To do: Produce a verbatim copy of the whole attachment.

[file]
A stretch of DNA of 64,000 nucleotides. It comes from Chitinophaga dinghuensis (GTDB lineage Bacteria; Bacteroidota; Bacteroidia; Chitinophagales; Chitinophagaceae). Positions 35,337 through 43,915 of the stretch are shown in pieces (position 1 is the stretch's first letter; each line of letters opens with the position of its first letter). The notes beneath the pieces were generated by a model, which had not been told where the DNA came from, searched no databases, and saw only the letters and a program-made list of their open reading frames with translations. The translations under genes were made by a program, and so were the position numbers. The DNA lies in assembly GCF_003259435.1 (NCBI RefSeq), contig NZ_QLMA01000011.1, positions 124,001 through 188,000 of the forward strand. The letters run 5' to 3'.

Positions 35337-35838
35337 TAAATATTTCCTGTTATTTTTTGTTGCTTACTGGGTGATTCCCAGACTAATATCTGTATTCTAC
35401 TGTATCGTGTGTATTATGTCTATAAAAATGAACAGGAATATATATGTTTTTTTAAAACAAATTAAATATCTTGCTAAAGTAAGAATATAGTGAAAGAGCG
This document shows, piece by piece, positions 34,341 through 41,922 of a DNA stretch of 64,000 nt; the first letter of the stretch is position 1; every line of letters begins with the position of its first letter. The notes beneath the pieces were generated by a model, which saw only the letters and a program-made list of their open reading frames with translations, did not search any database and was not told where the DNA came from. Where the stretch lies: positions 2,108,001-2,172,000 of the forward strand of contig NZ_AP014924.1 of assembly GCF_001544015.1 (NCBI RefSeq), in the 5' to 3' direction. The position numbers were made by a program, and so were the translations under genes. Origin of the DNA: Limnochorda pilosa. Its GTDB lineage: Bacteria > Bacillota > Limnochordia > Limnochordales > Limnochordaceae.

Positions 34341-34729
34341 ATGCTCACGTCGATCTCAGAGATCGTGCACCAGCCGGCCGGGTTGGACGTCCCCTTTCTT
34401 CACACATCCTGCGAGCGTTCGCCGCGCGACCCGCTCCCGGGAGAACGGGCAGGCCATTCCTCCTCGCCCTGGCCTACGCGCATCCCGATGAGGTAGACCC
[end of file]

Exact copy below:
A stretch of DNA of 64,000 nucleotides. It comes from Chitinophaga dinghuensis (GTDB lineage Bacteria; Bacteroidota; Bacteroidia; Chitinophagales; Chitinophagaceae). Positions 35,337 through 43,915 of the stretch are shown in pieces (position 1 is the stretch's first letter; each line of letters opens with the position of its first letter). The notes beneath the pieces were generated by a model, which had not been told where the DNA came from, searched no databases, and saw only the letters and a program-made list of their open reading frames with translations. The translations under genes were made by a program, and so were the position numbers. The DNA lies in assembly GCF_003259435.1 (NCBI RefSeq), contig NZ_QLMA01000011.1, positions 124,001 through 188,000 of the forward strand. The letters run 5' to 3'.

Positions 35337-35838
35337 TAAATATTTCCTGTTATTTTTTGTTGCTTACTGGGTGATTCCCAGACTAATATCTGTATTCTAC
35401 TGTATCGTGTGTATTATGTCTATAAAAATGAACAGGAATATATATGTTTTTTTAAAACAAATTAAATATCTTGCTAAAGTAAGAATATAGTGAAAGAGCG
This document shows, piece by piece, positions 34,341 through 41,922 of a DNA stretch of 64,000 nt; the first letter of the stretch is position 1; every line of letters begins with the position of its first letter. The notes beneath the pieces were generated by a model, which saw only the letters and a program-made list of their open reading frames with translations, did not search any database and was not told where the DNA came from. Where the stretch lies: positions 2,108,001-2,172,000 of the forward strand of contig NZ_AP014924.1 of assembly GCF_001544015.1 (NCBI RefSeq), in the 5' to 3' direction. The position numbers were made by a program, and so were the translations under genes. Origin of the DNA: Limnochorda pilosa. Its GTDB lineage: Bacteria > Bacillota > Limnochordia > Limnochordales > Limnochordaceae.

Positions 34341-34729
34341 ATGCTCACGTCGATCTCAGAGATCGTGCACCAGCCGGCCGGGTTGGACGTCCCCTTTCTT
34401 CACACATCCTGCGAGCGTTCGCCGCGCGACCCGCTCCCGGGAGAACGGGCAGGCCATTCCTCCTCGCCCTGGCCTACGCGCATCCCGATGAGGTAGACCC